I'm starting a new project today - I'm going to make a leather-and-crocheted bag.
I've been working with leather for the past year or so, making handbags and shoulder bags, and enjoying it very much. It all started when I went to a Free-cycle event in downtown Seattle last September where local designers and interior decorators gathered all their throw-away materials in one place and invited people in to take what they'd like. Talk about a fantasy land for artistic people! Fabric samples and wallpaper samples and flooring samples and on and on and on...and LEATHER!
I dug through boxes full of cool stuff and found little squares of beautiful leather samples left over from the furniture-making business (and other business, I assume.) Each one was more lovely than the last and before I knew it, I had collected quite a nice stack of them. I decided I'd try to make a book bag with them. I had no idea the project would take over my life and last for the next five weeks.
My Book Bag
I had so much fun with this project! It was painstaking work - I had to punch little holes in the leather everywhere I wanted a stitch. That's hundreds and hundreds of them, so many that my hand began to complain. I liked the bag and I liked the leather, but I wasn't happy with either the type of thread I used (a thin-but-strong beading thread I had laying around) or with the stitch I used. Other than that, the bag was (is) great, and I showed it to everyone who I came into contact with. Besides which...TA DA!!!...it was utterly and completely free aside from the time I put into it.
Purse Number Two...
And then, I had to make another one. How could I not? I'd used up a lot of the colorful free samples, but I still had quite a few black squares left and a bunch of white and off-white ones. The black ones measured about 4" by 6", and I knew there must be a clever way to use them. This time, I used waxed linen thread made especially for leather stitchery, and a simple running stitch (in one hole and out the next).
This bag has sides and a bottom, set in with piping around all the edges. I had to take off the bottom panel three times before I figured it out, but the piping made the bag's lines more crisp, and made it hold its shape better. I also decided that pockets were a good thing to have in a bag. I followed the stitches already in place (so no ugly extra rows of stitches would show up) and put in both a pocket and a key strap. I also used sticky-sided velcro as a closure. I learned a lot with this purse!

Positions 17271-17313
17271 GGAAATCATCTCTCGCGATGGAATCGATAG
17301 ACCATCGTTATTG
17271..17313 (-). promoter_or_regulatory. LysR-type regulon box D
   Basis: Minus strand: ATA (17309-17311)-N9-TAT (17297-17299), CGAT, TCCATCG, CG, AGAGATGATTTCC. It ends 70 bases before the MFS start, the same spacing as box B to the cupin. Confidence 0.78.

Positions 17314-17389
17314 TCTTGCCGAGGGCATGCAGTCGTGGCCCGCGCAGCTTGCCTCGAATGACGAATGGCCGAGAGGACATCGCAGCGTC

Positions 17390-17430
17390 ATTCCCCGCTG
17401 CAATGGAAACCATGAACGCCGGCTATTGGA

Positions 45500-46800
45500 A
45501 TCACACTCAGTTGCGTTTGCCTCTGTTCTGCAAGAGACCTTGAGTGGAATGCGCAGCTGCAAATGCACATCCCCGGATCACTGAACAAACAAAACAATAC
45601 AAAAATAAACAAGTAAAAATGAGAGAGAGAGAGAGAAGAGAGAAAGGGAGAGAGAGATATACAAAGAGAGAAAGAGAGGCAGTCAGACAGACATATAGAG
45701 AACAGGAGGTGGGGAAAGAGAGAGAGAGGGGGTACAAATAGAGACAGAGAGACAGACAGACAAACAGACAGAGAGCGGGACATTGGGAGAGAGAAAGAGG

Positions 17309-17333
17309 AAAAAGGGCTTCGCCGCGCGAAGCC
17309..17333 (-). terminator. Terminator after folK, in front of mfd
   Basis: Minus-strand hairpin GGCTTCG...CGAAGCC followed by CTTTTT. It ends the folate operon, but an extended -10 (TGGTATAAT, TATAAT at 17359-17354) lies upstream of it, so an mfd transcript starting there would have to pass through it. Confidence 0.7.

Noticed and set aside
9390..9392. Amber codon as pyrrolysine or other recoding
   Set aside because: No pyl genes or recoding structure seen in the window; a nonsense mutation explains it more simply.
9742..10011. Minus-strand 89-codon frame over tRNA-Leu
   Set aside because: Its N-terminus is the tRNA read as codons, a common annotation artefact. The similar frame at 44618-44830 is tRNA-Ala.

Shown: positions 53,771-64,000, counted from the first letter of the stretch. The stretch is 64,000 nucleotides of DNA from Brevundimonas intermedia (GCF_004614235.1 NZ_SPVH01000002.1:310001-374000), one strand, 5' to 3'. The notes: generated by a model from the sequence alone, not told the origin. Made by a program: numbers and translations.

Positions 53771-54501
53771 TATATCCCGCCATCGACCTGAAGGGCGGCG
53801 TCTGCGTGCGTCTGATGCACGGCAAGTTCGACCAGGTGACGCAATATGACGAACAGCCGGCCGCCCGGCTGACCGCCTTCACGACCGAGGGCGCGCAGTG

Purse Number Three...
I figured every guitarist needs a gig bag! I copied the dimensions of my favorite guitar-paraphernalia bag and made a pattern out of brown shopping-bag paper. I made it deeper and wider, and the handle longer. I hand sketched a classical guitar onto another piece of paper, and then chopped it into pieces, like a puzzle. I love making things hard on myself, it seems!
Guitar Bag, side one
Guitar Bag, side two
If you're thinking that this looks like it was a lot of work...it was! And I made even more work for myself by making another guitar on the second side. Probably the most challenging part was to make the guitar shape lie flat.
Oh, and I broke down and bought a batch of leather scraps off of ebay. So this bag wasn't free...
Purse Number four...
A handbag. I don't usually use one, I haven't carried one for more than twenty years, but this design came to me out of the blue and I just had to do it. Also, I visited a shop in Tacoma that sells small-ish pieces of VERY COOL leather remnants and I bought a stack of them. I was looking for black pieces in all different textures and patterns, and boy did I like what I found. This hand bag uses strips of the black pieces.
This purse was another learning experience. I lined it, for one thing. I also figured out a nifty braided handle. I also used two round magnets as a closure system - you can see where I hid the top one, in the circular button-shaped thing on the front.
That's all so far! I'm starting a new purse today...and I plan on blogging about it as it develops. Thank you!